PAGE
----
"I think India's biggest plus is its population. It should not be difficult to find champions. I am not necessarily saying gold medalists," said Gavaskar.
He opined that there are three things essential to make sports affordable.
The first was that playing sports should be affordable. The next was that it should be part of the school curriculum, where the sportsperson gets some allowances or incentives in academics as well.
The third was making sports a serious career option, he said.
Gavaskar was speaking during a panel discussion on 'Making sports in India', jointly organised by the Ashwini Sports Foundation and the Embassy Group.
"The moment sport becomes a career option, then everybody, the child, the parents they all get involved in that. Then schools can come in and help by making sports part of their curriculum. I think then we have a win-win situation," Gavaskar pointed out.
He said making sports a career option would attract more youngsters to take to such activities and parents too would not stop their children from taking to it.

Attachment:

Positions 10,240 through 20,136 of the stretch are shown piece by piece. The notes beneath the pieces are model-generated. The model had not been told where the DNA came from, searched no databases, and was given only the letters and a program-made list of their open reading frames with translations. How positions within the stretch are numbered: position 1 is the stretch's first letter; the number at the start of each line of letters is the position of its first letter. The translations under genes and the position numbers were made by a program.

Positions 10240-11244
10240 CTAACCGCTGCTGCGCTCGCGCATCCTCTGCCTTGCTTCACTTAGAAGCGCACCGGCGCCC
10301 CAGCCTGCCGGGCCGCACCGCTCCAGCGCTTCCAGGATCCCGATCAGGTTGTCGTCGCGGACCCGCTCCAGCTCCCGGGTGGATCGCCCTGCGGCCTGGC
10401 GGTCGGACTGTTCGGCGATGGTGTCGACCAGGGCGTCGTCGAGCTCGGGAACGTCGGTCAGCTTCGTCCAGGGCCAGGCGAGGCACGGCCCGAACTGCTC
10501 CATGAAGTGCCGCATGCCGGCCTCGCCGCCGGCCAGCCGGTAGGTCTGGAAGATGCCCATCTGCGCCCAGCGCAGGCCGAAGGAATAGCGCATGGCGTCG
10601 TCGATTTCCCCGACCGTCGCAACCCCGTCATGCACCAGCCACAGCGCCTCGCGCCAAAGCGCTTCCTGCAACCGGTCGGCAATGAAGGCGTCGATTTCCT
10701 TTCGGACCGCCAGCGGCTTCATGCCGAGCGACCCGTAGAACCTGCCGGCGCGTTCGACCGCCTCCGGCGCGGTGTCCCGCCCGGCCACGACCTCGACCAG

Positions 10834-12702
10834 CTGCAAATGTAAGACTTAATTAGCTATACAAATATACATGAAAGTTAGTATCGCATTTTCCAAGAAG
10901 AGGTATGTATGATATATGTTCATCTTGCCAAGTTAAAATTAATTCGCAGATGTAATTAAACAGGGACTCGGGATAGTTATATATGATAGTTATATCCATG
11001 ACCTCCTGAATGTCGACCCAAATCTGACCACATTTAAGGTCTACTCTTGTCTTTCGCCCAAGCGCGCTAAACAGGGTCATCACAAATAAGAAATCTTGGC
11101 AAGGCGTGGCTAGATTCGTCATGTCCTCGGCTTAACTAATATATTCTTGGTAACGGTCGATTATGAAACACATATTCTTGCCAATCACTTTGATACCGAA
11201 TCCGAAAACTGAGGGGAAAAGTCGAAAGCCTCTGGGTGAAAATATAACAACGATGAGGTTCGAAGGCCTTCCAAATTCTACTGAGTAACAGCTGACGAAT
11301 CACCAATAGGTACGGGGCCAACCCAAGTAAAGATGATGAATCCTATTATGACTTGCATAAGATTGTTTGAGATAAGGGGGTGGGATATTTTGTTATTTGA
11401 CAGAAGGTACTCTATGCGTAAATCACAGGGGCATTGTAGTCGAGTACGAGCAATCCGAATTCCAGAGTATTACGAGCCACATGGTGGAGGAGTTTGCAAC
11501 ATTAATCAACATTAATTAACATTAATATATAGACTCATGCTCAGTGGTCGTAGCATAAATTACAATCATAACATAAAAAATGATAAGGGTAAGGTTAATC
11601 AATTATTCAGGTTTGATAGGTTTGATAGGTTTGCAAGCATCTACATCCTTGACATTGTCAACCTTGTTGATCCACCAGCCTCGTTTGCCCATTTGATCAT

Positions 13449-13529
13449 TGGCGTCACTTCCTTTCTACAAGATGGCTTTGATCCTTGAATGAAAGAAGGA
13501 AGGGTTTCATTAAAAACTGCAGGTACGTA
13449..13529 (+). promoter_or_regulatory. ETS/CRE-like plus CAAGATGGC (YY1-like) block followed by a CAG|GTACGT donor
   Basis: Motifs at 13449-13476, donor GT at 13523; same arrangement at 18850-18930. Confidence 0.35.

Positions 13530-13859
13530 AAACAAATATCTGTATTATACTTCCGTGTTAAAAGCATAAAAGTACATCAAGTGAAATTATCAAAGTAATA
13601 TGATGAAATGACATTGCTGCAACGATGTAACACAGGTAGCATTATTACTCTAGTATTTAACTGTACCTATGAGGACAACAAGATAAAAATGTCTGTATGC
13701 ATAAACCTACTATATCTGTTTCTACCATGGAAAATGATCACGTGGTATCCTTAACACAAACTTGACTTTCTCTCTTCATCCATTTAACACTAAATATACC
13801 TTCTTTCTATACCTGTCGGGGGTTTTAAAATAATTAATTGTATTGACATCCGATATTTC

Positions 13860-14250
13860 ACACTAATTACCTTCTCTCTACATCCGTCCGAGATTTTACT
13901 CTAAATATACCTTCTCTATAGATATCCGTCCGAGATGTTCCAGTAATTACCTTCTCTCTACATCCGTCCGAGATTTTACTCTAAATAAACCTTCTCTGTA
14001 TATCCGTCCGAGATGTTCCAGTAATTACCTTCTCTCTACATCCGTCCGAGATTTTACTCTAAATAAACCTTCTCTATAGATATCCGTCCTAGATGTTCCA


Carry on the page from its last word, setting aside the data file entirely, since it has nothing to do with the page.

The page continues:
Gavaskar said cricket was flourishing in India because the game has emerged as a career option.
"We dont necessarily have to play in the IPL, dont necessarily have to be an international player.
Today you play Ranji trophy cricket, you can still make a good career. You make more money than you would be working for a corporate or working for the airlines or the Railways or working for a government company, Gavaskar said.
Former badminton player Aparna Popat said sports should not be seen from the dimension of winning medals.
Citing the example of the Rio Olympics-2016, she said 11,200 athletes from over 200 nations had participated, but only 366 medals were distributed.
On promoting sports in India, she opined that if governance and funding were put together efficiently and effectively, sports can give a lot more.
"It can give health, it can help the economy, it can help in the social structure of the nation and as well as the national pride."
Popat underlined the need for more CSR funding in sports.
"All that is required is a synergy, collaboration and purpose," she added.
Former sprinter Ashwini Nachappa, who moderated the discussion, gave a presentation on the initiatives by the Ashwini Sports Foundation in Kodagu.
Endorsing her view, Embassy Group chairman Jitu Virwani, founder of the Equestian Academy, said channelising the CSR mandates of corporates towards sports would bring in a conducive atmosphere for sports in the country.
The other panelists were Volvo India president and Managing Director Kamal Bali and sports journalist Suresh Menon.
(This story has not been edited by Business Standard staff and is auto-generated from a syndicated feed.)